Do these results mean WSD is here to stay?

All states and territories in Australia are currently undergoing proof of freedom surveillance for the virus that causes white spot disease. No decision will be made about whether the disease will be considered established in Moreton Bay or not until all those results have been finalised.

Have movement restrictions changed?

No. Movement restrictions remain unchanged across Moreton Bay which means prawns, yabbies and marine worms cannot be moved out of the area, unless cooked first.

Can white spot disease be eradicated?

White spot disease is an extremely contagious viral disease that is present in many areas of the world. Once it has been established in a wild crustacean population it has not been known to be eradicated. At this stage, we don’t know if the virus that causes white spot disease has established in wild crustaceans in Moreton Bay. It is important that we complete testing in all states and territories before making any decisions on the future of our white spot disease strategy.

Fishing restrictions in place along Logan River

Fishing restrictions are in place around all prawn farms in the Logan River region.

Because fishing near these farms could introduce serious diseases, line fishing is prohibited within 100 metres of prawn farm water intake and outlet channels and all fishing is prohibited in drainage channels surrounding these prawn farms.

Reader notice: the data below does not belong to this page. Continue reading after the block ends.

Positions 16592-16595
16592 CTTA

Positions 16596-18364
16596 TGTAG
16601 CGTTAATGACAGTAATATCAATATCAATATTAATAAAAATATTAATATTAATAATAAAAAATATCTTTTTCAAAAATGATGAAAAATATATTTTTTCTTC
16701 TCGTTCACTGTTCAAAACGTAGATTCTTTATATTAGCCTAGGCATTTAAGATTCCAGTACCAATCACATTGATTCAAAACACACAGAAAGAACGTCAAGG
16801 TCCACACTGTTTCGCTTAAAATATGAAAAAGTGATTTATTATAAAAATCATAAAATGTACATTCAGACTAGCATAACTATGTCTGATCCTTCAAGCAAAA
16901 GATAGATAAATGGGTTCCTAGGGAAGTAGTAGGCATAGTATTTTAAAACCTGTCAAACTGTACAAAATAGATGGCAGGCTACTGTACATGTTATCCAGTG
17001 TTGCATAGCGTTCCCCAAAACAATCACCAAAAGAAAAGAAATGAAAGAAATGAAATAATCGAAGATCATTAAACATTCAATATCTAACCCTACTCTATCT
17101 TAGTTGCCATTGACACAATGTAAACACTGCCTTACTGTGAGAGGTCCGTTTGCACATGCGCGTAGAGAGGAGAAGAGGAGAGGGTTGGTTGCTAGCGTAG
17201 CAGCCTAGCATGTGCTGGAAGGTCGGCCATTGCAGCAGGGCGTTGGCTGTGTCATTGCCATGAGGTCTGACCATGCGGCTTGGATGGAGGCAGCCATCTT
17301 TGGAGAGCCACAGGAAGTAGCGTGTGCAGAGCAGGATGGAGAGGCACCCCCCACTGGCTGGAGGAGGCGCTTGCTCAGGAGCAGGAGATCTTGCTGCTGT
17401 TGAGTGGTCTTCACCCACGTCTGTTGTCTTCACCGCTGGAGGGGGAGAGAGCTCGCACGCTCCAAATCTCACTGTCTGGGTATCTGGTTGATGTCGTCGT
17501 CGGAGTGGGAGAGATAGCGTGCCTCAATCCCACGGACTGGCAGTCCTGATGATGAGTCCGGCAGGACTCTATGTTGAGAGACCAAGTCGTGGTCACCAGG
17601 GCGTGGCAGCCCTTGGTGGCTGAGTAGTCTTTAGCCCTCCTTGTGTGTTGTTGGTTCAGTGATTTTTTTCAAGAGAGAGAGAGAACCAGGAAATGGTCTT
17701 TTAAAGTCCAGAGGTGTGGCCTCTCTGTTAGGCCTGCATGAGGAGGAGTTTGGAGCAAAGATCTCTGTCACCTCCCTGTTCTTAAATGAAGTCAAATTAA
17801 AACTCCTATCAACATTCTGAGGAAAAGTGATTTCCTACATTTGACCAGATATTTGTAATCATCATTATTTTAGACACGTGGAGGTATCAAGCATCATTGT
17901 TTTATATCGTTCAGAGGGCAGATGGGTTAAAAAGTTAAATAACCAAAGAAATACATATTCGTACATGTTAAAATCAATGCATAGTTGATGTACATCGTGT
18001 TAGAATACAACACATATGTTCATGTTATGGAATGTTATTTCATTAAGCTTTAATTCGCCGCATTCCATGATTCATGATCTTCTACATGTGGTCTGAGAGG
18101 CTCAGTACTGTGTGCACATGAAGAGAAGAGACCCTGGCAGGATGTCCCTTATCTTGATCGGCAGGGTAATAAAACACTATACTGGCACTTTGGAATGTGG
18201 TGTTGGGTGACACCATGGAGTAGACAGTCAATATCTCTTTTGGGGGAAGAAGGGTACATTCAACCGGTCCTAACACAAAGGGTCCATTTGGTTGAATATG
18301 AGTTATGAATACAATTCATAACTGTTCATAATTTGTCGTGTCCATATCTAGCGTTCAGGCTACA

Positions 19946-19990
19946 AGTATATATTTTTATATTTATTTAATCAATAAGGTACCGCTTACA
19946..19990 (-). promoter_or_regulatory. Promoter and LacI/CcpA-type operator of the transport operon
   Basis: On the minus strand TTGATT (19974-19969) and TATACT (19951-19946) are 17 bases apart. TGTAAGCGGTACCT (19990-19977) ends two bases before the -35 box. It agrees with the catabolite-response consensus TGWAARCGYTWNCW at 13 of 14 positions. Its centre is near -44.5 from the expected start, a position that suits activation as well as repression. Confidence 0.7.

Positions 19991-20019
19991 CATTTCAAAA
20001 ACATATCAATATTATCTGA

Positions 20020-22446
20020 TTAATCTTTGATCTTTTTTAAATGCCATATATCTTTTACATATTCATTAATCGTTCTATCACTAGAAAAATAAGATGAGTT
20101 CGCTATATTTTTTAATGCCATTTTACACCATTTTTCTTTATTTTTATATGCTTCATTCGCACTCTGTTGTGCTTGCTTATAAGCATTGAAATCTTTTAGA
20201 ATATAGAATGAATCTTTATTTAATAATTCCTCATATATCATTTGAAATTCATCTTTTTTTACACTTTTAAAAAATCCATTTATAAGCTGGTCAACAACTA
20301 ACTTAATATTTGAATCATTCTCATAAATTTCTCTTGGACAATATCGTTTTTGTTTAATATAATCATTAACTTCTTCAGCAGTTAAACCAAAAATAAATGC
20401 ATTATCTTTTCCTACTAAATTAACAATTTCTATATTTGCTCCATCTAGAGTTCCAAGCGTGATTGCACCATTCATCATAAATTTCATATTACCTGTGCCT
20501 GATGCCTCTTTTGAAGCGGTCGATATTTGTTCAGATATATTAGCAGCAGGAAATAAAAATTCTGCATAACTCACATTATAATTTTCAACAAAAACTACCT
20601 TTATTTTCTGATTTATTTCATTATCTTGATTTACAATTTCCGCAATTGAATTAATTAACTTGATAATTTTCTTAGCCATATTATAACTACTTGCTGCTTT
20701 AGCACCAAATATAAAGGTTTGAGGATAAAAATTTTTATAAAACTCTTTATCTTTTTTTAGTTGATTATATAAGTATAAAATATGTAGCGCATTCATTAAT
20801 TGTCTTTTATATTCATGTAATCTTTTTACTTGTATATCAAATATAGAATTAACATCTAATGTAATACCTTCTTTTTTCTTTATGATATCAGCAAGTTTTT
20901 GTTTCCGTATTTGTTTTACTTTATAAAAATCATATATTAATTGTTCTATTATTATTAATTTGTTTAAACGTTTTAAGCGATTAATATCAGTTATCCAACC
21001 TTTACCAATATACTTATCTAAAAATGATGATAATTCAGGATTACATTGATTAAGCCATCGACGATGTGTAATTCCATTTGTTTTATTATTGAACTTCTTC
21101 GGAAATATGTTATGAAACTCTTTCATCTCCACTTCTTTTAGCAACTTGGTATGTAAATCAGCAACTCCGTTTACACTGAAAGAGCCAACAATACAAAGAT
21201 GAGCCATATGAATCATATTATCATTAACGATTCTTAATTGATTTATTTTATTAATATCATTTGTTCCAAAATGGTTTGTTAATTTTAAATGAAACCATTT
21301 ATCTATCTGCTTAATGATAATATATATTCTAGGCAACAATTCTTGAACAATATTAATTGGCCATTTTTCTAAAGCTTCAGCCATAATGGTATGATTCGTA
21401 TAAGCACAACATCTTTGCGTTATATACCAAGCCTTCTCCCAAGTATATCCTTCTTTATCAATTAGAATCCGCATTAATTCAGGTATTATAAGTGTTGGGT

Crab pots, cast nets and yabby pumps can be used in waterways adjacent to prawn farms, unless signage states otherwise. Raw prawns, yabbies and marine worms cannot be moved out of the white spot disease movement restriction area.

The fishing restrictions apply to waterways surrounding prawn farms in Alberton, Coomera, Gilberton, Helensvale, Hope Island, Jacobs Well, Norwell, Ormeau, Pimpama, Southern Moreton Bay Islands, Stapylton, Steiglitz and Woongoolba.

Why are the fishing restrictions in place?

Prawn farms are high-risk areas for aquatic diseases. Fishing in these areas may increase the likelihood of a disease being introduced to the farm if contaminated bait is used.

How long will the restrictions be in place?

The fishing restrictions are in place indefinitely.

Where exactly are the restricted areas?

The restrictions apply to all prawn farms in the Logan River region. A map showing the locations of where fishing is now restricted is available at

Reporting white spot disease

Prawns with white spot disease may have a loose shell with numerous white spots (0.5–2.0 mm in diameter) on the inside surface of the shell and a pink to red discolouration.

Suspected cases of white spot disease must be reported to Biosecurity Queensland immediately through the online white spot disease reporting form or by calling 13 25 23. Take note of the location and time and if possible, freeze a sample of the suspect animals for later testing.

Further information

Further information on white spot is available on the Department of Agriculture and Fisheries website.

Subscribe to the Department of Agriculture and Fisheries aquatic pest and disease alerts for regular updates on the white spot disease response.